Chateau of Vincennes
Chateau of Vincennes has an amazing history, which is reflected in its appearance and decoration, coming to France, you must visit the castle.
Located in the suburbs of Paris, the castle of Vincennes. It is quite different from other castles in France and Europe. First of all Vincennes Castle has a large size and is considered the largest building in France. The area of the whole structure is 5.5 thousand square meters. The main tower of the castle is recognized as the largest in Europe. The chateau has an atypical location for such constructions. In ancient times fortresses were set close to the least protected areas of the country. As a rule these were the places with hills, mountains and ravines. The Vensen castle, contrary to all rules, was built in an open space. The moat surrounding it was filled with water from a shallow stream. Now there is a small plot of forest around the castle, but previously it surrounded it on all sides. It was famous for a variety of game and gathered statesmen during the hunt.
History of Vensen Castle
The Castle of Vincennes was not built immediately, like any other castles of those times. The whole history began with the desire of Louis VII to build a hunting lodge. But after it was built, it was used for times of revelry. The royal families with their elite spent their free days here, held weddings. It is known that Philip III and Philip IV celebrated their marriages in the castle.
The Vensennes Castle was popular with the population. Many French monarchs chose it as a residence. From here crusades began. After some time it became necessary to strengthen the castle because of the unstable military situation. In 1337, the central tower was erected. Charles V, who was born in this castle, chose it as his residence. It was he who carried out a series of reorganizations that contributed to the strengthening of the castle. The construction lasted a long 10 years, as it turned out to be very costly. As time went on. The castle grew and developed. In the 16th century, the chapel built near the castle was sacred. In the main tower for a long time were private chambers of monarchs, until they were moved to the new premises near the fortress wall. And all because there was not enough space in the tower for the luxurious life of the monarchs.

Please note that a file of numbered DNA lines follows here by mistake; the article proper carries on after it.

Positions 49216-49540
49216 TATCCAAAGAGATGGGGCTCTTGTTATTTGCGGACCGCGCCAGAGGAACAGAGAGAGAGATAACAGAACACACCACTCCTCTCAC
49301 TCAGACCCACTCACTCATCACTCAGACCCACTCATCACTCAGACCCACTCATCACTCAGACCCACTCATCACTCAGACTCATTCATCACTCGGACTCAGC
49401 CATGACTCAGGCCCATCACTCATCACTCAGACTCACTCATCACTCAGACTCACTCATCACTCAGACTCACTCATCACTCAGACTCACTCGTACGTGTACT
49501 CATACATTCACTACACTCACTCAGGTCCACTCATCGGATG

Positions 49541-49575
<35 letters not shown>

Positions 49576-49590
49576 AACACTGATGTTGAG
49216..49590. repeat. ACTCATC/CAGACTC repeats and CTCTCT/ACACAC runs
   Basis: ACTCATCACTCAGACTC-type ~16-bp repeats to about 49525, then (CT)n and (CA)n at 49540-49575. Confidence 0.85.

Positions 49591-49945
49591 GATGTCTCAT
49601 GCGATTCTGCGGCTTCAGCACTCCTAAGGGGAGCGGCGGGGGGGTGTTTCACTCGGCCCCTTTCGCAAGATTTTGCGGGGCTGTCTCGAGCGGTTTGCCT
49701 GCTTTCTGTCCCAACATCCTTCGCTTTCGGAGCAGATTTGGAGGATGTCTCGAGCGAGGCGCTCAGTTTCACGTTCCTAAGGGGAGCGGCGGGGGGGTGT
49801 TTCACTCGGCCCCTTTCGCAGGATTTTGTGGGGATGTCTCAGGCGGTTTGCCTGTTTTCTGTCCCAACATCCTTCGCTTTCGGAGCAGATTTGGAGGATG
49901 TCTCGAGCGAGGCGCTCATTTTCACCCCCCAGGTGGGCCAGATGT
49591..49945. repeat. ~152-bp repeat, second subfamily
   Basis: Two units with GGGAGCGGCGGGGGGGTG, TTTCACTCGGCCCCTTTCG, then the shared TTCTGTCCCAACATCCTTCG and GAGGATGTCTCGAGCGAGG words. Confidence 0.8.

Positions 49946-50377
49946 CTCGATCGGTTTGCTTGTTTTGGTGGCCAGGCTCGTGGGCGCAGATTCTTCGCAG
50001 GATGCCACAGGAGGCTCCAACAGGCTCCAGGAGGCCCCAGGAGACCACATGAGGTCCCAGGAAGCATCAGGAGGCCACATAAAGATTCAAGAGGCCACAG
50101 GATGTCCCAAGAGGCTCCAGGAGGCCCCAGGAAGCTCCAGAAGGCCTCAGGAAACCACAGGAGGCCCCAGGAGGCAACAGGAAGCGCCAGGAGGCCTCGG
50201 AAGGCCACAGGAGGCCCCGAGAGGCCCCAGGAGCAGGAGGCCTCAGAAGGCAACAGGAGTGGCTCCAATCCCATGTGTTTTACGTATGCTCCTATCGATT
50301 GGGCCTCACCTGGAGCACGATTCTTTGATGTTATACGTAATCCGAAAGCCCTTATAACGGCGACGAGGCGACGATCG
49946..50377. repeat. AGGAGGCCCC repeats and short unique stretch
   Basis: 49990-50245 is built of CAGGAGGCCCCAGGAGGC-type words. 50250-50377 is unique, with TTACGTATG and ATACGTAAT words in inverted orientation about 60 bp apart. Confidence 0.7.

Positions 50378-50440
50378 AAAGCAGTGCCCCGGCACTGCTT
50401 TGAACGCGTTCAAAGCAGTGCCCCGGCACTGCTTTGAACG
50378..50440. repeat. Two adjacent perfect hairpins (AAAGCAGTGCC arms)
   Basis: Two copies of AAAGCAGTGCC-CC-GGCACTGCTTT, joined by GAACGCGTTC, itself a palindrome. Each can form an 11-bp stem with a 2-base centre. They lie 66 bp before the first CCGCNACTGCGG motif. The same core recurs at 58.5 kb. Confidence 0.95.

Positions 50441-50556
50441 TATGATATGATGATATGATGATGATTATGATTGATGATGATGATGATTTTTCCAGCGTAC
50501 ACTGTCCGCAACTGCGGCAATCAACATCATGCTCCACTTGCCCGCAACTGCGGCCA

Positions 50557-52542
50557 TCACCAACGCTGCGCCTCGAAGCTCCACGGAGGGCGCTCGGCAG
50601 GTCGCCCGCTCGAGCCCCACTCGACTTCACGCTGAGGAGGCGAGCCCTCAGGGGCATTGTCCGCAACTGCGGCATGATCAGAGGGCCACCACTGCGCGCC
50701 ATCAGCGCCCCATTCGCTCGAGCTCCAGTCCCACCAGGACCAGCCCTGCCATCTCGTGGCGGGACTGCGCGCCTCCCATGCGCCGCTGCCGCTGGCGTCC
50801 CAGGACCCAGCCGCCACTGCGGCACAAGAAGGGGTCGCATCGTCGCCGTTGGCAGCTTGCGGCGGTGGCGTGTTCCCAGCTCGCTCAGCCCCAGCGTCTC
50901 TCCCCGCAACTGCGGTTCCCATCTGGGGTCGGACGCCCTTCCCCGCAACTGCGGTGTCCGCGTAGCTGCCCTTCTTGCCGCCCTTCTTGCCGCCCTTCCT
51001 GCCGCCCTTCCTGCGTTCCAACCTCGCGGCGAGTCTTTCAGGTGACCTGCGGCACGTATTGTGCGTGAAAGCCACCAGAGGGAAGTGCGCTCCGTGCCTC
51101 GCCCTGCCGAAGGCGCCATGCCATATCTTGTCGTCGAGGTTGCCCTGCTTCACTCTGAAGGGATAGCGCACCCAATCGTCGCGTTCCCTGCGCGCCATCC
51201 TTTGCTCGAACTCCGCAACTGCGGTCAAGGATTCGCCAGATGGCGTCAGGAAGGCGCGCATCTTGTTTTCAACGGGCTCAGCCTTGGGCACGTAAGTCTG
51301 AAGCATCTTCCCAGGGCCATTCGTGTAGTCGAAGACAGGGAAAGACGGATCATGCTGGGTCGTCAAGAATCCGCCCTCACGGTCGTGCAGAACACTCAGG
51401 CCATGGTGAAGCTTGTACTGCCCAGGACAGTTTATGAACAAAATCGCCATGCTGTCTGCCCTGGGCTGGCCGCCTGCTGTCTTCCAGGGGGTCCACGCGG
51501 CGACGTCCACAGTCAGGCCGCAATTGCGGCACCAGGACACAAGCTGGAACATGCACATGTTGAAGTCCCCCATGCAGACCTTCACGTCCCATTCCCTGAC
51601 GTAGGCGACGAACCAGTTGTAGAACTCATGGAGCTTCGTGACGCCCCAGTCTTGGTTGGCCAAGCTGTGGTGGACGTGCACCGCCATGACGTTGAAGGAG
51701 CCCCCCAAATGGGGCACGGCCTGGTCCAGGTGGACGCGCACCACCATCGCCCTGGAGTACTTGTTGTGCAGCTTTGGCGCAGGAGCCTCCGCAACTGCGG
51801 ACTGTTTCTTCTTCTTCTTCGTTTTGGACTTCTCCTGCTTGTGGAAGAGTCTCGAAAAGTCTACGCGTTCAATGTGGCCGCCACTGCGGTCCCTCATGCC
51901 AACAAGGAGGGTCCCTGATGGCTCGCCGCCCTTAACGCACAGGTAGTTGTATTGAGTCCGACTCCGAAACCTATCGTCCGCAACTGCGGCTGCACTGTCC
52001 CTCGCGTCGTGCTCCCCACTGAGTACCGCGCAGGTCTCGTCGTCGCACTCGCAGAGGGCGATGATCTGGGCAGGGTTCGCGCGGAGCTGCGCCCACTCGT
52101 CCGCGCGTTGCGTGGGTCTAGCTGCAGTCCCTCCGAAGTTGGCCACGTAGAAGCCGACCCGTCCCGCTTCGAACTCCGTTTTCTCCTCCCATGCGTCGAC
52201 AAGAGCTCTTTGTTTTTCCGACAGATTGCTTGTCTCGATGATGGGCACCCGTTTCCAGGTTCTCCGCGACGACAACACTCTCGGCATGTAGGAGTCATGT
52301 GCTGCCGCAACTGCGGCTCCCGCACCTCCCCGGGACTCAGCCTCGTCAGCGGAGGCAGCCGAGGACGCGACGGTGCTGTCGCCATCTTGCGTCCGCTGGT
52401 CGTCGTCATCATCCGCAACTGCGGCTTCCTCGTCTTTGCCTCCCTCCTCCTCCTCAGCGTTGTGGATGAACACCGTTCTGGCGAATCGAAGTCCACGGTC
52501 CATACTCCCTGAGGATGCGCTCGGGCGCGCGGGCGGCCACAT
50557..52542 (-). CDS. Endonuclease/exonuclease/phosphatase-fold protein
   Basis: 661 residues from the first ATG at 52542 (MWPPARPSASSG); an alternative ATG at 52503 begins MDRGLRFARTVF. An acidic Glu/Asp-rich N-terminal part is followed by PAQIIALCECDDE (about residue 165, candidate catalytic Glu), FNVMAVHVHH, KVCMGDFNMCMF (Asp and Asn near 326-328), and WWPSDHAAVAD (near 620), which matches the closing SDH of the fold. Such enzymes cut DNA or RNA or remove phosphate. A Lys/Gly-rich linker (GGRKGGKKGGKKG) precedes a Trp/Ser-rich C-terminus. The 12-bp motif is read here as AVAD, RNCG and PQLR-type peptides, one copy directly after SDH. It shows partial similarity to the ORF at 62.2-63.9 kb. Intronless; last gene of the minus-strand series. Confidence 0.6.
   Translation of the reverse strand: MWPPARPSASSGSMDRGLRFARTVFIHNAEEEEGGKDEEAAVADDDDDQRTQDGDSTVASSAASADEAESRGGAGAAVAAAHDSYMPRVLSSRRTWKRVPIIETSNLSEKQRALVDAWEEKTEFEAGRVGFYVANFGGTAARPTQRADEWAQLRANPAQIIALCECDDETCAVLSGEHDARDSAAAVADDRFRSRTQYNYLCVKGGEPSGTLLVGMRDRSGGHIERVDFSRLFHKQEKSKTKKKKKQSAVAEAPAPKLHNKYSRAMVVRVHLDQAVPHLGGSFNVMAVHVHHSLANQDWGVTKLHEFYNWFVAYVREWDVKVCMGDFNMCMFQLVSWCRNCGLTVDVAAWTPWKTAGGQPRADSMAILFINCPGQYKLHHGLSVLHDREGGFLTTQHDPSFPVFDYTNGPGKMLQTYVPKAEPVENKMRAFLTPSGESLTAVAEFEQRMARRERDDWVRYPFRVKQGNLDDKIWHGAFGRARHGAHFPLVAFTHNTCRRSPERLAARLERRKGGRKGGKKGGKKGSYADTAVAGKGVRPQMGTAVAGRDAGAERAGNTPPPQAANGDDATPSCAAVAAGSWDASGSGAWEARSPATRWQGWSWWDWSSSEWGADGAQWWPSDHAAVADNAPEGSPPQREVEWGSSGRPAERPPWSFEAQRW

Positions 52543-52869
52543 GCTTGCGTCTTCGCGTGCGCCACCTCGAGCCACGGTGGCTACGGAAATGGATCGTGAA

Vincennes Castle was one of the three official residences of the kings of France. In the 17th century, the Sun King ordered the erection of two wings, named the King’s wing and the Queen’s wing.
Time passed and the residence was moved to the Palace of Versailles. Vincennes Castle noticeably lost its position, becoming simply a military fortress. In the central tower was even organized prison for important persons of state. Voltaire, Denis Diderot and the Marquis de Sade visited it.
With the change of rulers the purpose of the castle changed. It began to serve as an arsenal of weapons. That hunting lodge was destroyed, and in its place were built strategic buildings, which have survived to this day.
The castle went through many tragic historical periods, but has remained virtually intact. In 1964, the French president planned to move his residence to the palace, but the idea was never implemented. Today the palace is recognized as a national museum. But access is open only to the Chapel and the main tower. All other rooms are closed for renovation.
The main tower or donjon has rather impressive size and stands out from the others by its architecture. It consists of six levels, each of which had a specific function. Surrounding the tower is a wall. It doesn’t have as thick walls, but in spite of that it looks pretty powerful.